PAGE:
The build quality in 40 year old components tends to be much higher than that found in contemporary consumer audio gear. I am of the opinion that the conventional wisdom that early solid state components are not worth restoring is often incorrect, and that these vintage units need to be restored before rendering judgment. Both the Philips 520 and Dual CV 40 amplifiers are worthy restoration candidates.

Monday, February 9, 2009


In our last episode of Soldering Iron Justice, our intrepid technician was befuddled by a capacitor that was really a thermistor. Could the part be located? Would it in fact enable the repair? Could sonic mojo be restored to the Stax Earspeaker Energizer, SRD-7?

It turns out, the answers were and are: yes.

Mouser Electronics to the rescue! They sell Murata thermistors, in this case 4.7 ohms @ 140 volts. They are a fraction of the size of the torched thermistor, but I can live with that especially since the prior examples were bent to fit and one lay across a wire wound resistor which contributed to its demise. I purchased 2 for the sake of symmetry, a buck each.

My original effort on the SRD-7 was to replace the pair of 1 mfd 160 volt electrolytic caps with fairly compact polpropylene 250 volt caps. The new thermistors were a bit tricky to install because they were nearly too small for the leads to reach, but with a bit of gentle coaxing they reached and the solder grabbed.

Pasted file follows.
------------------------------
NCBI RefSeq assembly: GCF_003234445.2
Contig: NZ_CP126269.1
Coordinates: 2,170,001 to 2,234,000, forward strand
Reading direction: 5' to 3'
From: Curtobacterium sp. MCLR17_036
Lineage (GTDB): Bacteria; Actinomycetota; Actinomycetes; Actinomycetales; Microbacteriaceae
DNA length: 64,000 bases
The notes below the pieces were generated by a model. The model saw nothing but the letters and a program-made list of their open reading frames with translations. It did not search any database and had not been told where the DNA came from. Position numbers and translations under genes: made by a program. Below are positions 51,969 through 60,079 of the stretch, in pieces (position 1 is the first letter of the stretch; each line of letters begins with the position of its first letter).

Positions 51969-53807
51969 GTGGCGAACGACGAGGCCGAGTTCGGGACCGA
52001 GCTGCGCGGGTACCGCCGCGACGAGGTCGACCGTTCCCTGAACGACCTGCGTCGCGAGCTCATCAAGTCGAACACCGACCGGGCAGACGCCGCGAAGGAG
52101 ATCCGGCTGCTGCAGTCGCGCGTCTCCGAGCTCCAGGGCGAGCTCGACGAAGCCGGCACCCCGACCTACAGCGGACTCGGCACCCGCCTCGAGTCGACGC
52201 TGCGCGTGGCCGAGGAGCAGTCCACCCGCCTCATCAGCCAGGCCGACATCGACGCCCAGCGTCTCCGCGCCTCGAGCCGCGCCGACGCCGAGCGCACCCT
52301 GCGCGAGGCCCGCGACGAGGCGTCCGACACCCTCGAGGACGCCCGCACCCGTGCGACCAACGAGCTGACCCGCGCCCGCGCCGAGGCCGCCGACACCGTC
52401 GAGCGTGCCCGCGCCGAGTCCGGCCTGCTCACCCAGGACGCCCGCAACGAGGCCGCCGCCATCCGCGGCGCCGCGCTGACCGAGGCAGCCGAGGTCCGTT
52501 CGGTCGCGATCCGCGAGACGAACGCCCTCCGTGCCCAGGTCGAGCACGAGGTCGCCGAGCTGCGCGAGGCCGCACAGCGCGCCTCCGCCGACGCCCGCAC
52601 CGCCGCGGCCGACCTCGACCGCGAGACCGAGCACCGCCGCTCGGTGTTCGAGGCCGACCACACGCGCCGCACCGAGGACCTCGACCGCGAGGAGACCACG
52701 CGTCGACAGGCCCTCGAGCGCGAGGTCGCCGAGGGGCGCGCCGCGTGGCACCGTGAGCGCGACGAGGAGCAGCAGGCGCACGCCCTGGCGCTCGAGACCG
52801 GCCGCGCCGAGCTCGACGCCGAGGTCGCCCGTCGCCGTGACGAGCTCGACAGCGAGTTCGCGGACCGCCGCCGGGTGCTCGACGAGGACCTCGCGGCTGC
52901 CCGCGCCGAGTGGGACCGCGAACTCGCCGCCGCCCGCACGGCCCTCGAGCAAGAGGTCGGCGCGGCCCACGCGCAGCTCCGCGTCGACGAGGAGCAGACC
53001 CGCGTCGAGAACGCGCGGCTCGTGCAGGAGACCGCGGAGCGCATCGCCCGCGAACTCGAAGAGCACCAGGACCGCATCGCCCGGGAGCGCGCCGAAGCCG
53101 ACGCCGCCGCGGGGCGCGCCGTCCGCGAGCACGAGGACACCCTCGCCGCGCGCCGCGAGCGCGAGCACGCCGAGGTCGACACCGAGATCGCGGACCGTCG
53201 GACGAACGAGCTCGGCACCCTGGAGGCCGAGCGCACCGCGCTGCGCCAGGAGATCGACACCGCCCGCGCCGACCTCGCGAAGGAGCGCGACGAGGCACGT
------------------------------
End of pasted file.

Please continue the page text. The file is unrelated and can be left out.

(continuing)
In the photo above, the thermistors are the brown disks above the left hand transformer. The right one is torched. A black wire wound resistor is next to each thermistor. The 1 mfd film caps are the white lozenges in the middle of the board. The small, loose caps at the top were the originals, now removed. Time passed... and the thermistors were subsequenty replaced.

I brought the SRD-7 up on the variac without any smoke so I hooked up the pair of Stax SR-X Mark 3's. The energizer was driven by the trusty Advent 300 and when it was lit I heard sweet, sweet music.
Electrostatic headphones are ear candy deluxe. If everyone on earth had a pair connected to an Advent 300 there would be no war. Tripping Daisy would be everyone's favorite band. The sound is effortless and extended. Listening to Austin's classical station, KMFA, I could clearly hear the crappy digital sideband hiss, but the music sounded so good I really didn't care. I am not sure I can give higher praise without an eargasm.

Given the age of the SRD-7 (introduced in 1971) it would seem to me that the first order of business for anyone who owns one should be to replace the two electrolytic caps. I also wonder about the location of the thermistors since the originals are large and easily bent over to touch the large resistors next to them. Not good. Only 4 screws separate one from peace of mind, so open it up and make sure the thermistors are not bent over, touching the resistors. Only 2 more screws need to be removed to actually work on the unit.

If you have a chance to acquire a pair of Stax headphones, I highly recommend that you do. You will thank me. And you're welcome.